Furneaux Creek’s creator Broadhead had now moved on to chairman of upstart movie circuit, Cinemark. He and LeRoy Mitchell made what they called a “risky move” by encroaching on the Carrollton zone. In 1989, the three-year old circuit decided to launch an 8-screen subrub discount house walking distance from the Furneaux Creek shopping center at 1130 W. Trinity Mills Rd. The city had gone from one screen in 1983 to 21 screens when the Cinemark opened Nov. 10, 1989. And the risk was possibly too great as all three theaters would fall on very hard times fairly quickly.

Just to the North in Lewisville, less than five miles away on Interstate 35, a retail nexus would form around the Vista Ridge Mall – the DFW area’s newest and largest mall which opened in October of 1989. It included a 12-screen first-run Cinemark theater as multiplexes were giving way to megaplexes of ten or more screens. Within five years, the Lewisville zone would have 30 first-run screens and one discount house. The better-built megaplex-era theaters would erode film audiences from the multiplex-era Carrollton theaters. Also, population shifts in the 1990s saw a surge in Asian residents and the marketplace would alter Furneaux Creek’s target demographic. In short, the three Carrollton theaters would all be at the wrong place at the wrong time each failing to reach the end of their original lease periods.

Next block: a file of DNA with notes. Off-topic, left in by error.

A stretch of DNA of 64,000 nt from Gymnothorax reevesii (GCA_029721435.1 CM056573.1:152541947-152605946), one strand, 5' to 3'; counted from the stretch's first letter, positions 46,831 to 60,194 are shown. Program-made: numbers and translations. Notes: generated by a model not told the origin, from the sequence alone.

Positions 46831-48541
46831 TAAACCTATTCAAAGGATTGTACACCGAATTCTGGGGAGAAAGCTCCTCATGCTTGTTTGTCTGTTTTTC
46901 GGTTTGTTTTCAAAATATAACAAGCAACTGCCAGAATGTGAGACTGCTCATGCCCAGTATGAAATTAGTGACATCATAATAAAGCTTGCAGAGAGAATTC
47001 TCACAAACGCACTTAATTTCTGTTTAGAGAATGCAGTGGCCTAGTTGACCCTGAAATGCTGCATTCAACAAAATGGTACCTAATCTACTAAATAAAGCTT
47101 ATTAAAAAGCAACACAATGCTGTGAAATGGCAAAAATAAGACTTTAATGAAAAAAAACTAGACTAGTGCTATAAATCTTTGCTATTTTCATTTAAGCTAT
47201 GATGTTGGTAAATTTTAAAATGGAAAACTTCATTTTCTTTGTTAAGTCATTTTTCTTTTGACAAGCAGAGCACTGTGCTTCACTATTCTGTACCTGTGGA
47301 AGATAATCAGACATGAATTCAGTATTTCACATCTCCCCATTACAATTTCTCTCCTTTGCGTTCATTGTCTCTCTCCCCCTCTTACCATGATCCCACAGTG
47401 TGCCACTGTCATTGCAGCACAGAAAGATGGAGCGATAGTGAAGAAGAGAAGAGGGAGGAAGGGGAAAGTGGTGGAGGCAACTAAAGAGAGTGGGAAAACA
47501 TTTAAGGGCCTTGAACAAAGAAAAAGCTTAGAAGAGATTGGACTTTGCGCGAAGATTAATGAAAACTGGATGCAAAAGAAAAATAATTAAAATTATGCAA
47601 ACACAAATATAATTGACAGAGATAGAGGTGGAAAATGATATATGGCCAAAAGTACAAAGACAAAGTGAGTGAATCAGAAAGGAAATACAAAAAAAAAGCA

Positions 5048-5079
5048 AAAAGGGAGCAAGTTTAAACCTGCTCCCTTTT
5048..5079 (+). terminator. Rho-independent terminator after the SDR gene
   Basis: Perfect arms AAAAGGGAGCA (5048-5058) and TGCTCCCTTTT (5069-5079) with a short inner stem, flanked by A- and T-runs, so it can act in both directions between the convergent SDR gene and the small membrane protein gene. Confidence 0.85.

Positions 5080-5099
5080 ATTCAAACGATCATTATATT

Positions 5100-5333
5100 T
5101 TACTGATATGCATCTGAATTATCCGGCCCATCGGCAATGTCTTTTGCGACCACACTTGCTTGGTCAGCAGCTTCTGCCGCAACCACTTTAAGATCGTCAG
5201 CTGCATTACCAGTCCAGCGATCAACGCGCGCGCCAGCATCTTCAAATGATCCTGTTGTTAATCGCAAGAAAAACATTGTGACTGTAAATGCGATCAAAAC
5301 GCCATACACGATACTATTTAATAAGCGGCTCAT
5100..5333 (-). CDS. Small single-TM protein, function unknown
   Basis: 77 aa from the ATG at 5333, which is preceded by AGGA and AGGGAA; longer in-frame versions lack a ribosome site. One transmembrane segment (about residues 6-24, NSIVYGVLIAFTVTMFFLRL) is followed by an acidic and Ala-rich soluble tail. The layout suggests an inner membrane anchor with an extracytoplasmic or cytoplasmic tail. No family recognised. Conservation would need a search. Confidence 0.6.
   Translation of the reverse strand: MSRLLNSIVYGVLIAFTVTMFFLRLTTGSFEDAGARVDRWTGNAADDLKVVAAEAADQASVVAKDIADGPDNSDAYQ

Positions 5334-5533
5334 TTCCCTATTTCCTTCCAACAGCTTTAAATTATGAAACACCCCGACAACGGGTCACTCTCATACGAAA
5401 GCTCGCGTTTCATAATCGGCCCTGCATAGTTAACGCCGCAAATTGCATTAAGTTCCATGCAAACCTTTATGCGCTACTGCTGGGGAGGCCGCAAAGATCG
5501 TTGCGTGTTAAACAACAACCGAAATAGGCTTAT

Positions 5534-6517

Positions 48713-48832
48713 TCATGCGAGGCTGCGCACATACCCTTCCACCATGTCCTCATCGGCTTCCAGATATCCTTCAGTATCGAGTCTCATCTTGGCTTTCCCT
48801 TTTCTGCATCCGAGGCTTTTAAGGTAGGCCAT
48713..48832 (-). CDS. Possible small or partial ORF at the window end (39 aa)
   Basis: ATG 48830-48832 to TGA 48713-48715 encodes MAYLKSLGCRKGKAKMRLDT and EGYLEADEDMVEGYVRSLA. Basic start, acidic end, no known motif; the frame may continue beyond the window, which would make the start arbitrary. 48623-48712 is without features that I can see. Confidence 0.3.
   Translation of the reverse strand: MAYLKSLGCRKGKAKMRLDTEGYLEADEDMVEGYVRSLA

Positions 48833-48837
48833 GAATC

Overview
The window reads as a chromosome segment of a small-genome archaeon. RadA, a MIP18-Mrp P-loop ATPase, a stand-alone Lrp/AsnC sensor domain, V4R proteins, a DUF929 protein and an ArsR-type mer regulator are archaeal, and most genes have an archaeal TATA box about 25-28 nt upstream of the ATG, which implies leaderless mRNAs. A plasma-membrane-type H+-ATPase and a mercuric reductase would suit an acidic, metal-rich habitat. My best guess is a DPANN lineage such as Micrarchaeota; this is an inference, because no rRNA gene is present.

The GCC Carrollton was the first casualty closing in September of 1998 as GCC focused on its Furneaux Creek operation. The GCC Carrollton would have the distinction of showing “Simon Birch” as among its last offerings. Birch would close the iconic General Cinema NorthPark I theater less than a month later. Things weren’t any better for Cinemark as it closed up shop at its Movies 8 in July of 2000, a rare misstep for the firm. And the third and final theater in the Carrollton zone would drop just three months later.

GCC was doomed with its multiplex-centric business model. The GCC Furneaux Creek got a vote of confidence on October 5, 2000 when four GCCs were shuttered leaving just the Galleria, the Furneaux, and the newly-built Irving Mall 14 in the DFW area. Two weeks later, GCC rethought the plan and closed the Galleria and Furneaux Creek. The last show was “Bait” with no patrons for the other six shows as the theater closed quickly and quietly before the evening’s posted showtimes could run.

It was hard to imagine that the Carrollton zone had gone down so quickly. Star Cinema took on the Furneaux Creek very briefly openning in November of 2000 with Little Nicky and six other features. But that operation closed quickly as Star Cinema moved to the former GCC Town East and then, finally, to the former AMC Towne Crossing before surrendering to the megaplex era. A hastily-created Cinema Grill by a fledgling circuit of the same name came into the Furneaux Creek basically removing rows of seats to put in tables for full-kitchen service movies with meals. That launched May 8, 2002 but was a quick failure.

The Movies 8 became a non-profit Covenant Church. The Furneaux Creek was completely gutted revealing just a giant hand-painted General Cinema logo on its back wall. It was converted into a vibrant Korean market. And this listing for the GCC Carrollton Towne Center was home to a gym which failed. The former Carrollton 6 was vacant for long stretches prior to and after being a gym, in part, due to the hidden nature of the building.